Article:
“The Heat Is On” & Picture Of The Day

NOAA just released it’s 2016 mid-annual climate report for the United States and Alaska. Some stark red flags appear as the earth continues to warm at anticipated rates based on global warming models. The arctic regions are warming at a much faster rate than other places. Our glaciers are dramatically melting, obvious to most of us who spend time in the Chugach Mountains. Alaska temperatures were an astonishing 10F above normal the past six months!

Unfortunately for Valdez, the NWS closed it’s weather station a few years ago and so we have don’t have the consistent data collection of the past to officially determine where Valdez falls in the heat wave or more importantly daily and monthly temperature averages.  But as I’ve mentioned before, Valdez has had some significant anomalies as it relates to snowfall amounts the past five years and it becoming increasingly evident that this is due to our dependence on fossil fuels.

This all comes down to our use of carbon fuels. At every level, including recreation, our use of oil must be minimized at every level. Alaska is ground zero for anthropogenic global warming and only you can help prevent it.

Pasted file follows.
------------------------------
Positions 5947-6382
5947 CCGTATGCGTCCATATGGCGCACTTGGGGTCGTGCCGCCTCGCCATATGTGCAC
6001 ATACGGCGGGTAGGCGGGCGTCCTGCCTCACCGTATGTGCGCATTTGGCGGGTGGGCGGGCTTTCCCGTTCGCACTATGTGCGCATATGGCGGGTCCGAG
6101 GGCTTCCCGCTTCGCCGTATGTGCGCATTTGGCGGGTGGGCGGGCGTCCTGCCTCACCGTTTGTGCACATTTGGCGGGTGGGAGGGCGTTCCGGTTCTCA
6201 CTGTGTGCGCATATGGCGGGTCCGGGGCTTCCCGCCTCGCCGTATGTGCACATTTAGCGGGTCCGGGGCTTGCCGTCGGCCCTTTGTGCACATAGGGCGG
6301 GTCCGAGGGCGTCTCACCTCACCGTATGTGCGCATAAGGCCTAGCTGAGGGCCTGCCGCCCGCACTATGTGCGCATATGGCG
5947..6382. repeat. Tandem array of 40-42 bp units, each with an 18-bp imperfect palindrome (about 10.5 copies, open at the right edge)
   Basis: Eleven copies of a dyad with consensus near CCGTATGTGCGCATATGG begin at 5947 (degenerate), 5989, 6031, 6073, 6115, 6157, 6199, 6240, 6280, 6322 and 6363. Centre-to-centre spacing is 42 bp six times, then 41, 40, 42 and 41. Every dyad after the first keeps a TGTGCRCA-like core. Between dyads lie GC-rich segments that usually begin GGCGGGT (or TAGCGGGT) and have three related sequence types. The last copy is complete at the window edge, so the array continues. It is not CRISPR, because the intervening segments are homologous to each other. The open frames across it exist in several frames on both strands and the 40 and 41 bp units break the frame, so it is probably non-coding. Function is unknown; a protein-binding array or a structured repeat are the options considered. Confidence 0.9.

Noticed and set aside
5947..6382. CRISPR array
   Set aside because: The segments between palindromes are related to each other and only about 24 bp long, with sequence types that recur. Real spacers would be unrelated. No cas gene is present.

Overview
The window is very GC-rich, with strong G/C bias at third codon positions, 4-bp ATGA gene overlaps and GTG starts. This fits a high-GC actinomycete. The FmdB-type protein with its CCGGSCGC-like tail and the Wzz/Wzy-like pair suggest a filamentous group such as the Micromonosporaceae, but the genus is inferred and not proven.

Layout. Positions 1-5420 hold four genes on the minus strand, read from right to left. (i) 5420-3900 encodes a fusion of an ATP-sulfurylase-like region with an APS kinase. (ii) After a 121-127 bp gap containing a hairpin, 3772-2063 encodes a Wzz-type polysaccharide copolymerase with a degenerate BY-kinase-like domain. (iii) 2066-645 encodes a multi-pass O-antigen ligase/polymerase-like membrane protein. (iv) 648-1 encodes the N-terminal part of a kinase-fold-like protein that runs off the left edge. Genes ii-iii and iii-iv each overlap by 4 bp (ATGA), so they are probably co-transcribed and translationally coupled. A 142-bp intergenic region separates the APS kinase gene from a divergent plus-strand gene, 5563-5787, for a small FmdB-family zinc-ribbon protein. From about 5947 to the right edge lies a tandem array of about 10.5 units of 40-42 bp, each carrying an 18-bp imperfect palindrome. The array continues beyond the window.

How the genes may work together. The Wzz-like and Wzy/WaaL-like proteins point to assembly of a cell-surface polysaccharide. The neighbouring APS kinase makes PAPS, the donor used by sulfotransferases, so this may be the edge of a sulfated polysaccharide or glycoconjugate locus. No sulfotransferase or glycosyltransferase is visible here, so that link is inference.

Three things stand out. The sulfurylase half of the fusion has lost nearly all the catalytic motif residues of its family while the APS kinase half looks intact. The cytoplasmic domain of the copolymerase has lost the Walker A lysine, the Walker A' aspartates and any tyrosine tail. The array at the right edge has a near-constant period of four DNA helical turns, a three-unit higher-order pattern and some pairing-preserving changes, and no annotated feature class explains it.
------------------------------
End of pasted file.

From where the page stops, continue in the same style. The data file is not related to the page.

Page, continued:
Here are some of the highlights of the REPORT

Alaska: For the first time in its modern climate history, Alaska’s average spring temperature hit 32.0 degrees F, breaking a record set in 1998. A new warm record was also set for the warmest year to date

Alaska had its second warmest May on record with a statewide temperature of 44.0°F, 6.0°F above average and 1.0°F shy of its May record set in 2015.

As was the case through April, Alaska’s year-to-date average temperature through May was record warm. The January-May value of 26.1°F was 10.3°F above the 1925-2000 average and 2.4°F higher than the previous record of 23.7°F set in 1981. The last three January-May periods have been three of the four warmest on record for Alaska.

Many locations in Alaska observed their warmest May on record, some on the heels of their warmest April. Among these locations were Kotzebue, on the northwest coast, which recorded an average 40.6 F (4.8 C), 8.7 F (4.8 C) above normal, and King Salmon, in the southwest, which averaged 49.0 F (9.4 C), 4.8 F (2.7 C) above normal.

While Alaska bakes, the wild flowers are in full bloom.  Had a chance to test out my new Canon G7X on some close-ups.

Duck Flats Iris


Even the pesky Cow’s Parsnip shows intricate beauty upon close inspection.